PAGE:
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Meeting with the UKLP in the pub

This is one of those before-I-entirely-forget-about-it and better-late-than-never postings, for which deepest apologies to all who might mind that I didn’t put it up a week ago, when I should have.

So anyway, some while ago Antoine Clarke and I did one of our occasional recorded conversations about politics, here and in the USA. After we’d talked about the mess the US Democrats have got themselves into (I suggested a coin toss to settle it), we then mentioned the Libertarian Party, and the fact that they will soon be choosing their Presidential candidate. And after that, we switched to libertarian politics on this side of the pond, the point being that, in a very small way, there is some UK libertarian politics to report, in the form of the recently founded UK Libertarian Party. Antoine mentioned that the UKLP was having some kind of public event in the near future, and I mentioned this possibility in the blog posting I did in connection with all this. And “Devil’s Kitchen”, one of the bosses of the UKLP and also a noted blogger, left a comment:

We have a general meeting and piss-up from 3pm this Saturday (29th March 08), upstairs at St Stephen’s Tavern, Westminster.

Do feel free to drop in if you so desire …

So, I did. This was just over a week ago, as I say. As I made my way there, I feared the worst, namely a little clutch of social dyslexics as old as me and as badly dressed as me, but even fatter and even uglier, some of them clutching grubby plastic bags full of newspaper cuttings. I got there nearer to 6pm than 3pm, and immediately thought: oh dear, I am too late and they have all gone. The first floor of the St Stephen’s Tavern was, you see, full of normal people. But just as I was about to leave and go home again, the guy who turned out to be Mr Devil’s Kitchen himself hailed me. He even recognised me. So, I went over, and asked him which of this enormous throng of people were the UKLP. “They all are”, he said.

I did not stay long, because I was trying to recover from a nasty cough and cold. Also, what with these people looking so normal, and hence of potential political significance, I did not want to infect them. But I stayed long enough to discover that they all seemed to have lives and jobs and brains, and social antennae, and the looks to match. Mostly they were twenty somethings or thirty somethings, mostly male but with a few young women. I was allowed to take photos, but the ones without flash were too blurry and the ones with flash (which I seldom use) made all concerned look like horror movie extras, because my red-eye thingy was either not switched on or else is useless.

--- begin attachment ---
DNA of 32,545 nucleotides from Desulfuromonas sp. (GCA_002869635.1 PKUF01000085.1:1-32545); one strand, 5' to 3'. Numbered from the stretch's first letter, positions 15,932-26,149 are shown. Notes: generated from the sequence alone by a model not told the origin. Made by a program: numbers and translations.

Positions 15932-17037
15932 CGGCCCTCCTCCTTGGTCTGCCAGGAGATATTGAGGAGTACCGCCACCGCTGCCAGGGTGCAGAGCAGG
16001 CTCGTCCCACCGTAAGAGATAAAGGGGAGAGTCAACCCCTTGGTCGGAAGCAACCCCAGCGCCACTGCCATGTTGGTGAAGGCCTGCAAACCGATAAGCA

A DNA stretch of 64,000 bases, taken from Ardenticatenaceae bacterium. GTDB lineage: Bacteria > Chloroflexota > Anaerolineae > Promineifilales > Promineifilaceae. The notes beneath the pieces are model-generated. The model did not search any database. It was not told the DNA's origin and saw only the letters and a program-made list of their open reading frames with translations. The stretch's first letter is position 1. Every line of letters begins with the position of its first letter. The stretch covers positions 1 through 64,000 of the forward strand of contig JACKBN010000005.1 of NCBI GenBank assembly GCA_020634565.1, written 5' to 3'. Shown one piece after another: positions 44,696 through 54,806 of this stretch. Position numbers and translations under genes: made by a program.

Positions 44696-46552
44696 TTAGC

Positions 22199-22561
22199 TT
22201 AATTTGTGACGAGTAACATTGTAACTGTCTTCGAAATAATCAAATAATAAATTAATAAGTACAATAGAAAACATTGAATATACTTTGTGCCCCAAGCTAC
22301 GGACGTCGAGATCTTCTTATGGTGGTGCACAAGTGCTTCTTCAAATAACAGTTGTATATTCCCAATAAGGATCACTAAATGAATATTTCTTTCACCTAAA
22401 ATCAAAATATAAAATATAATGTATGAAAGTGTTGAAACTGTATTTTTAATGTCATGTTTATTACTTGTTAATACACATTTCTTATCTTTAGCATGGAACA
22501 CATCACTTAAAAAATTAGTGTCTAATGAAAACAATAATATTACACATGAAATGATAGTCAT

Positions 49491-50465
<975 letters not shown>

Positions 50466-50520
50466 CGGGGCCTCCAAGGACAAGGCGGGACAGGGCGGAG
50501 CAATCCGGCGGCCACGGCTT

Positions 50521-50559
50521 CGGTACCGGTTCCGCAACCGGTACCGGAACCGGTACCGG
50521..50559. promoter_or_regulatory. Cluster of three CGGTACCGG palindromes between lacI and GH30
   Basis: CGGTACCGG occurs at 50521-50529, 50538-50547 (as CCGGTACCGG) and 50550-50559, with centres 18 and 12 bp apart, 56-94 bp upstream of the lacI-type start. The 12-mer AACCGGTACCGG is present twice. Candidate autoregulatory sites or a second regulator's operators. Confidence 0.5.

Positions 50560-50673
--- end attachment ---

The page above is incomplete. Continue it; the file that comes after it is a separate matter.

Which was a pity, because appearances matter, or they do if you are trying to start a political party. If your only concern is publishing things, the way it always has been with me, fine, look any way you like. But trying to be politicians and looking old and ugly means that you are not just old and ugly, but stupid and pathetic as well.

But I did stay for a bit, and I can report that the effort put in by my generation of libertarians and libertarian fellow-travellers, such as those who run and write for Samizdata, have most definitely not been wasted, if all these nice intelligent young total strangers were anything to go by, which they surely are. I have always been deeply pessimistic about whether libertarian parties can ever get anywhere, but have reluctantly come to the conclusion that although it is a dirty job, someone has probably got to do it, and whether they should or not, they will anyway, so why fight it? I wish these people all the luck that I fear they will need.

I also learned something else. Mr Devil’s Kitchen is, like David Cameron, an Old Etonian. That’s another thing that maybe should not count, but does.

16 comments to Meeting with the UKLP in the pub

  • Laird

    I wish the UKLP well. It just might be able to get a few people elected to national office, since (as I understand it) your parliamentary system is reasonably friendly to minor parties. Unfortunately, in the US our two-party system is so entrenched and inbred that third parties have zero chance of being elected to anything. Even at the local level, unless the particular office is specifically “non-partisan” most people still look for a “D” or “R” next to the candidate’s name. The only way libertarians can get elected over here is to run under a major party’s banner (a la Ron Paul). (Oh, and if you should attend the USLP’s national convention you’ll see some real weirdos, which doesn’t help the cause.)

  • Ha! Thanks for the most gratifying write up, Brian. It was a pleasure to see you there…


  • RRS

    A conundrum:

    Political parties are formed, usually, to attain political power.

    Libertarians are opposed to political power over individuals, broadly.

    So, would a Libertarian Party seek mainly to keep power away from the grasp of others?

    OR is there some Libertarian point (or points), other than fellowship, to gaining influence in the politics of “shaping” Public Policy for others to live by?

  • Nick Timms